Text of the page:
MSAA, UIA and WinForms in .Net

Another item for programmers, more on UIA and MSAA and developing accessible user interfaces, following on from using WPF/XAML with MSAA and UIA.

This is a super-quick guide to using WinForms to make UIs that work well with screenreaders like NVDA or Thunder or JAWS.

  • You don’t need to do anything to Button, CheckBox, MenuItem or MenuStrip controls – other than put some text on them! Image-only controls are no good. It’s fine if only the image is shown to the end user and the text is hidden.
  • You can correctly label content controls that don’t have a Text property, like TextBox, ListBox, ListView, ComboBox, ProgressBar and the like, in one of two ways:
    • Put a Label just before the control you want to label in the tab index order. The Text on the Label labels the control. Use the TabIndex property to make sure the order is correct.
    • Set the AccessibleName property on the content control itself. This labels the control for the screenreader.
  • Groupbox controls don’t label their contents, use one of the other techniques here.
  • You almost certainly want to avoid labelling Panel controls, since they are generally for layout, which is communicated to the screenreader user in other ways than labeling.
  • For WebBrowser controls you need to think about the content in terms of web accessibility – use label elements, ARIA, and other HTML accessibility techniques. You might also need to label the actual WebBrowser control on your form with a Label or AccessibleName, just like any other content control.

Unsurprisingly, these techniques are basically the same as writing forms using the Windows C++ API, since WinForms is a wrapper round that.

MSAA, UIA and WPF

A technical note today for programmers.

Screenreaders (blind users) interact with Windows programs through accessibility APIs. The most modern is UI Automation. But the first, and possibly most important still, is MSAA, Microsoft Active Accessibility. Windows will supply information from one interface to the other system if required, so most of the time you shouldn’t have to worry too much.

I’ve been doing some .Net programs using WPF or XAML (that is, not WinForms) and here’s a quick guide to what I’ve found:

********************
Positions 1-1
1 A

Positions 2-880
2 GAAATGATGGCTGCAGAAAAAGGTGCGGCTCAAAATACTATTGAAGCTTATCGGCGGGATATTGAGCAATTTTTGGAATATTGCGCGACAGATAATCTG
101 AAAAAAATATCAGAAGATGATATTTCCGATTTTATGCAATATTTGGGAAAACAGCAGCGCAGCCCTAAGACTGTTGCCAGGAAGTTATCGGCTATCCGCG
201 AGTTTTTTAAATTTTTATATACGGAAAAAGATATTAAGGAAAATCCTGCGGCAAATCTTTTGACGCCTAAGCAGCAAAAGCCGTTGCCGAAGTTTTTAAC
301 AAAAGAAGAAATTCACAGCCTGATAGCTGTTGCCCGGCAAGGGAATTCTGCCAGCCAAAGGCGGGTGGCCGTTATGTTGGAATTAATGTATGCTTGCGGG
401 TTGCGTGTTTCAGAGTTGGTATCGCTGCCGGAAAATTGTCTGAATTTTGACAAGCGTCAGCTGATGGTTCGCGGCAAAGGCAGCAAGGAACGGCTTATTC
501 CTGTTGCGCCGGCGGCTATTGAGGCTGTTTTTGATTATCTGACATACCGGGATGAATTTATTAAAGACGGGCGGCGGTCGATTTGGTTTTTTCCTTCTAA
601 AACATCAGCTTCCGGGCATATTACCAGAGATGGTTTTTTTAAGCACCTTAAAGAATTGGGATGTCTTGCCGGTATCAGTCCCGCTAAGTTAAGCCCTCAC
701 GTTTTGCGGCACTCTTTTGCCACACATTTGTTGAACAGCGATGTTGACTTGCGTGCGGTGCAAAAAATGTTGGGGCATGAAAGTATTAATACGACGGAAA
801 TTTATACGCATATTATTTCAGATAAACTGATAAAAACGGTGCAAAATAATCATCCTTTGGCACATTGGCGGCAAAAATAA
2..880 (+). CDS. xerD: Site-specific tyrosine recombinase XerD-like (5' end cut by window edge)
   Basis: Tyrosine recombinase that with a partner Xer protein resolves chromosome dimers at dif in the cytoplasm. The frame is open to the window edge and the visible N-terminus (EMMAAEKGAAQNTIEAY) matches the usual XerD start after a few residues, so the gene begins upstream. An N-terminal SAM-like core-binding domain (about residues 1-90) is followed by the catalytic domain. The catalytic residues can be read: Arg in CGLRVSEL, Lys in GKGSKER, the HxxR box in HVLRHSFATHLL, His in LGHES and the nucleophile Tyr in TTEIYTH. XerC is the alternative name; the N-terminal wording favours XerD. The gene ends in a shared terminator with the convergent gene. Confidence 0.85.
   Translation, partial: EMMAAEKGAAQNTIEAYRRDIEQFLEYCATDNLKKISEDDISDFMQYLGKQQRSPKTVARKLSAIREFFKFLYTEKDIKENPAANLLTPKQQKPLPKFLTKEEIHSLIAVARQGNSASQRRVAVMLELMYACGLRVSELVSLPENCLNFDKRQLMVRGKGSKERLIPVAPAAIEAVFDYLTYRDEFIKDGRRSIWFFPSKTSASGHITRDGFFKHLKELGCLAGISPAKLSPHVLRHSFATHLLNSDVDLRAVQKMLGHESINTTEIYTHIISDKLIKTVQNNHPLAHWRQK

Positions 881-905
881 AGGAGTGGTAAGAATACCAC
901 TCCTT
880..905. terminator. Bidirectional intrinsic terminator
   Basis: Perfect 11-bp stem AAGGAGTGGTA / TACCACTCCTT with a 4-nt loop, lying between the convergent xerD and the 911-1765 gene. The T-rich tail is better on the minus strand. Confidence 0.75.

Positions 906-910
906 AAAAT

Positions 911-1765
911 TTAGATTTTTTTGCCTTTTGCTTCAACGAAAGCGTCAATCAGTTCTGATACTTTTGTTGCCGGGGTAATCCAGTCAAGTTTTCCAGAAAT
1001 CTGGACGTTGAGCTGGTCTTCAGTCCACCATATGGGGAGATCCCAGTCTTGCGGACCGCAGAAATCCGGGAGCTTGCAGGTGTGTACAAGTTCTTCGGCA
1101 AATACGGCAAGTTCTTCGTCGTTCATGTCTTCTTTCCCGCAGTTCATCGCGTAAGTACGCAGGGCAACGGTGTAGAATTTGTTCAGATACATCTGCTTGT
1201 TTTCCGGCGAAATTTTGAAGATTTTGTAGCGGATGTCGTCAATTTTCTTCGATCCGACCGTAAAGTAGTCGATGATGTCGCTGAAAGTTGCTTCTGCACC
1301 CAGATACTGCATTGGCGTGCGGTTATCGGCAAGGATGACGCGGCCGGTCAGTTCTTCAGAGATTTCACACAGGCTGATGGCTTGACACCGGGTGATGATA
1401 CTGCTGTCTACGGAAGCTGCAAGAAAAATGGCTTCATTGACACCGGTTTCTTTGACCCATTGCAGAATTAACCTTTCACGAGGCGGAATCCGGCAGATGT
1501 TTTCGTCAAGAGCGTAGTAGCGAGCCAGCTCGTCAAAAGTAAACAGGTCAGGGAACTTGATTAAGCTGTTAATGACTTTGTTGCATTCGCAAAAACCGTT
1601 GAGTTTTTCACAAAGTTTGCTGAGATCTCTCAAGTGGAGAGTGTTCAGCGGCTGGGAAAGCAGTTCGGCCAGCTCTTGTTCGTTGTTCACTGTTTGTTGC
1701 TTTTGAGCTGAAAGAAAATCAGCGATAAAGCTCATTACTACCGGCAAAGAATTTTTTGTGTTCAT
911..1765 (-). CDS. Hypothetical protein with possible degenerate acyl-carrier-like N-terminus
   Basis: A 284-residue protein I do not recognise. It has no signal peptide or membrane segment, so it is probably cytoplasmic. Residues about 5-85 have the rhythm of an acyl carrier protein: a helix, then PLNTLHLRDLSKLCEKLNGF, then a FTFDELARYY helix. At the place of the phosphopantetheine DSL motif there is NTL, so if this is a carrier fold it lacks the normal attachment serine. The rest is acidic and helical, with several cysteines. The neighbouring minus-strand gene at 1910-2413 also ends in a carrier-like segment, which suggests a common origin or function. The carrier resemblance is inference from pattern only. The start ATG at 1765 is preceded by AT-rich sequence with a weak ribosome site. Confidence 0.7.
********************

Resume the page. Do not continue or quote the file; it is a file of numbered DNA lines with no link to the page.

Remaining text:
• Buttons and CheckBoxes work fine just as they are. In fact, don’t set any Automation properties or you’ll get odd-looking controls in MSAA.
  • ListBox, ComboBox, TextBox, ProgressBar work fine for their contents just as they are. But:
  • Labels don’t label Listbox/ComboBox/TextBox/ProgressBar unless you use LabeledBy.

In C++ applications you associate labels (e.g. “Enter username:”) with the control they are labelling (e.g. a textbox for the username) by using tab order. The label with tab index N labels the control with tab index N+1. So label with tab index 0 provides the name to the combobox with tab index 1.

In WPF you have to set this explicitly using AutomationProperties.LabeledBy, like this:

<Label Content="A ListBox Control:" x:Name="lblList"></Label>
<ListBox AutomationProperties.LabeledBy="{Binding ElementName=lblList}">
  <TextBlock>Elephant</TextBlock>
  <TextBlock>Koala</TextBlock>
</ListBox>


Note the funky “Binding” code – you can’t just use the x:Name of the label. Notice also that your Label must have an x:Name! You can also use a TextBlock instead of a label. Generally the pattern is:

<TextThing Content=”The label for the other control” x:Name=”textThingLabel” />
<OtherControl AutomationProperties.LabeledBy=”{Binding ElementName=textThingLabel}” />


Anyway, that suffices for the basics of MSAA/UIA support for WPF if you’re writing .Net Windows applications.